Damien Hirst is famous for submerging a dead shark and a bisected sheep in tanks of formaldehyde, but he says his new NFT project is his “most exciting by far.”
“The Currency,” as it is called, will offer 10,000 unique NFTs to collectors who must then choose whether to keep the token or an original work on paper—but they can’t have both.
With the deadline for the choice looming tomorrow, Hirst has announced that he will literally burn any of the physical artworks that have not been not picked up in exchange for a token.
The destruction of the artworks will take place during an exhibition, also titled “The Currency,” at Newport Street Gallery in London, starting September 9.
“Artworks will be burnt at a specified time each day during the run of the show. These timings will be publicized in advance,” read a statement from the artist.
Later this fall, during Frieze week in October, the gallery will stage a closing event to burn the remaining artworks, with Hirst in attendance.
According to a running tally, the numbers are weighted in favor of the NFTs with 5,713 tokens remaining and 4,219 having been traded for physical artworks.
Hirst made the physical artworks in 2016 using enamel paint on handmade paper. Each work is numbered, titled, stamped, and signed by the artist on the back. Additional authenticity features include a watermark, a microdot, and a hologram containing a portrait of the artist. No color is repeated twice on any artwork.
The titles were generated through a machine learning program using some of the artist’s favorite song lyrics, including “Well my pit,” “Dream about going down,” “Open the canyons,” and “Love is born here.”
The art and tech company Heni Analytics has been producing a monthly report on the buying and selling of Hirst’s NFTs on the secondary market, which have sharply dropped in value since the project began and as crypto prices plunge, according to the Art Newspaper.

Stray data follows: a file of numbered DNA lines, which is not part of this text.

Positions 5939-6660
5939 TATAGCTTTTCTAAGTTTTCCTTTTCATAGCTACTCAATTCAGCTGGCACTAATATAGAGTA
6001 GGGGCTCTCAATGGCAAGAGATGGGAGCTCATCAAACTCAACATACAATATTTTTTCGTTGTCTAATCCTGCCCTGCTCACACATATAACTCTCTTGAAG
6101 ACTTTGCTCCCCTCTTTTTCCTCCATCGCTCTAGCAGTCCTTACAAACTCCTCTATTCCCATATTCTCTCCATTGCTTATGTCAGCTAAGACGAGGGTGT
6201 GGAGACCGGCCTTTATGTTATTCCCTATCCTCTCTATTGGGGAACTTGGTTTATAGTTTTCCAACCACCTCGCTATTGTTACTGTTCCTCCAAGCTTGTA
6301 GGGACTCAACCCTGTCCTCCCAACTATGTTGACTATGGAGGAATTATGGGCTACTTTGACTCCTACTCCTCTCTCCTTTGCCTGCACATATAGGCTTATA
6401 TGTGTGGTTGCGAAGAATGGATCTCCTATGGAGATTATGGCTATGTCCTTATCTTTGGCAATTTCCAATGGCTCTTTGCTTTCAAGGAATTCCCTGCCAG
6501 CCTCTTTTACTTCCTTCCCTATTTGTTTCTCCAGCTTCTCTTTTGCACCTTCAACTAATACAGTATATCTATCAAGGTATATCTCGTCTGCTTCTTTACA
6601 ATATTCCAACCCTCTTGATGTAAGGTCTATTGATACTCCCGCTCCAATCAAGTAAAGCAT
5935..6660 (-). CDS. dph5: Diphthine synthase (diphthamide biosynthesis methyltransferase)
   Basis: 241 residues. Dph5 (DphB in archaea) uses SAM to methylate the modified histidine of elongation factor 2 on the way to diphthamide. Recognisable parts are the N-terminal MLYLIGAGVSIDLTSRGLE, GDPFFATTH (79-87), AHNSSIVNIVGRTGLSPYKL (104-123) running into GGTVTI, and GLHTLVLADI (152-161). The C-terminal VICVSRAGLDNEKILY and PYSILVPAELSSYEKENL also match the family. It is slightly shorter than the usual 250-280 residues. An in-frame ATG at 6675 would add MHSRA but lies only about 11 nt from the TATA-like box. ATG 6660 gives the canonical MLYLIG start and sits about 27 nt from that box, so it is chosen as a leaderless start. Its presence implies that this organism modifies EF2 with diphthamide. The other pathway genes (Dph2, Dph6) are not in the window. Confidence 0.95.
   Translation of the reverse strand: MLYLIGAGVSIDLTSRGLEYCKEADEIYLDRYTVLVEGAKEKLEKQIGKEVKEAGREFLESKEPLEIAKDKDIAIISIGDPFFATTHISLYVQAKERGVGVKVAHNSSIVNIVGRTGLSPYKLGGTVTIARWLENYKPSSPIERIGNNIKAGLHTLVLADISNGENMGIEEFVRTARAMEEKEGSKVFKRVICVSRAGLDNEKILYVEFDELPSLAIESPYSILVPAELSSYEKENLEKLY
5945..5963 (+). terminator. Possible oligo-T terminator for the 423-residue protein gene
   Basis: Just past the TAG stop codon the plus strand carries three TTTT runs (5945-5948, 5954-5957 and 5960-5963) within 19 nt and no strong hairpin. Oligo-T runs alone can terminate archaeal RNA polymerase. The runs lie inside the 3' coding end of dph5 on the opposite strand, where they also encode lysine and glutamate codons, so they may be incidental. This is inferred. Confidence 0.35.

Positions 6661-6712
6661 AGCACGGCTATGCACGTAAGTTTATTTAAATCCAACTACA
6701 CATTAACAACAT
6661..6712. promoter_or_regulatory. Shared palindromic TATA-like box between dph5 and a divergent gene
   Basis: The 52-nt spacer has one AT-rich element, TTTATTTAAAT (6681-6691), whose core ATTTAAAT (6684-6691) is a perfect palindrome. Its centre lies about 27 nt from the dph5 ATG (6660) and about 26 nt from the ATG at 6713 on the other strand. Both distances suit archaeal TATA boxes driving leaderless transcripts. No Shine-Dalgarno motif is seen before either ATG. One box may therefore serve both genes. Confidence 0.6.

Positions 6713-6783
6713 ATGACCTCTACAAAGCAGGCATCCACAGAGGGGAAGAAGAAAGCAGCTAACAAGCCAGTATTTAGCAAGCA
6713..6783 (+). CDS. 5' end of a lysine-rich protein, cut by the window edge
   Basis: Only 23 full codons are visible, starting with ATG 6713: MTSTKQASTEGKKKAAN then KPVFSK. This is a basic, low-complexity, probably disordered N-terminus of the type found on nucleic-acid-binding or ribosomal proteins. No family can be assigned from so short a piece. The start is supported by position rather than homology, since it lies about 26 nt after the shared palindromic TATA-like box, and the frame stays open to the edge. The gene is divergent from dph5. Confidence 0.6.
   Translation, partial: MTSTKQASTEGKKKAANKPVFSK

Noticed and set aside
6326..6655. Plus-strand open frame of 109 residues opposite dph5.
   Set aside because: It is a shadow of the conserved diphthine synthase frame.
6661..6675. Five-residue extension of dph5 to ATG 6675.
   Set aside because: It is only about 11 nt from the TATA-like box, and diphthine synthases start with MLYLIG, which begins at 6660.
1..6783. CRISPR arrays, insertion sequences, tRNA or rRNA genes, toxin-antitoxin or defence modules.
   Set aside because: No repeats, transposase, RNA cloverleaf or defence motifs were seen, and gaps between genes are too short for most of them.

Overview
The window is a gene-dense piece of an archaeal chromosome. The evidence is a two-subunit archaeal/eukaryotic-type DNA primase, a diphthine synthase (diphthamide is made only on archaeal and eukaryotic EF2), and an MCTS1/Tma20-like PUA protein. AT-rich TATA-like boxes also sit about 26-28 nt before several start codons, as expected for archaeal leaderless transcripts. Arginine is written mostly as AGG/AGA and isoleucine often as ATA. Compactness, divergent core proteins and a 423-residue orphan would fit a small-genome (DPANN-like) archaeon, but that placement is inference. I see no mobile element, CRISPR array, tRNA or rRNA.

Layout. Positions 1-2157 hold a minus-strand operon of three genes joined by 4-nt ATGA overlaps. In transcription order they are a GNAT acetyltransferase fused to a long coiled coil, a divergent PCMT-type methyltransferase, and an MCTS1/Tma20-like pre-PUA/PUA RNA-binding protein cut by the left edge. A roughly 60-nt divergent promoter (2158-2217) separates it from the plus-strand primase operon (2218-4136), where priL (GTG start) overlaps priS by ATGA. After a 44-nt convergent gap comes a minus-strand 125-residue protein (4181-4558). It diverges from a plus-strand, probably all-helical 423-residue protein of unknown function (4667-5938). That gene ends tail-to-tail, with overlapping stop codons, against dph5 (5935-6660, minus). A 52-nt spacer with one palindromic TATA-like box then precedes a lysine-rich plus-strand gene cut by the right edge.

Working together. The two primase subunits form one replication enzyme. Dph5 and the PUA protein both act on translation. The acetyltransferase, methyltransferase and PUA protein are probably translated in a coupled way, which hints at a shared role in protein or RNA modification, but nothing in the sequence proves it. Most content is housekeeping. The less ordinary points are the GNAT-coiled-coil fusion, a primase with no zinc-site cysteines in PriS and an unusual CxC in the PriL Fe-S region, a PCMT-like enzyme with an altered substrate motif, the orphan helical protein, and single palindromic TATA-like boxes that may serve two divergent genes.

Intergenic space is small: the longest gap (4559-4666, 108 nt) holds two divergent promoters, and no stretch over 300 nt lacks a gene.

The first report notes that between July 30 and August 31, 2021, there were 2,036 sales of “The Currency,” totaling $47.9 million. By comparison, last month just 170 sales took place, bringing in a total of $1.4 million. However, the resale of physical works appears to be faring better. In January, one of the original paintings sold at Phillips London for £18,900 ($26,000).
Hirst is no stranger to making volatile and high-risk maneuvers at the highest levels of the art market. After Hirst directed a fisherman in Australia to catch and kill a 14-foot shark, he submerged it in formaldehyde and sold it to Charles Saatchi on commission for £50,000.
In 2006, the work, titled The Physical Impossibility of Death in the Mind of Someone Living, sold to hedge fund manager Steve Cohen for a reported $8 million, though by that time the shark had deteriorated badly enough that it had to be replaced.
And in 2008, Hirst made headlines for his diamond-encrusted skull For The Love of God, which sold to a consortium of investors for a hefty $100 million—but then raised eyebrows when it turned out that Hirst himself was a member of the consortium.
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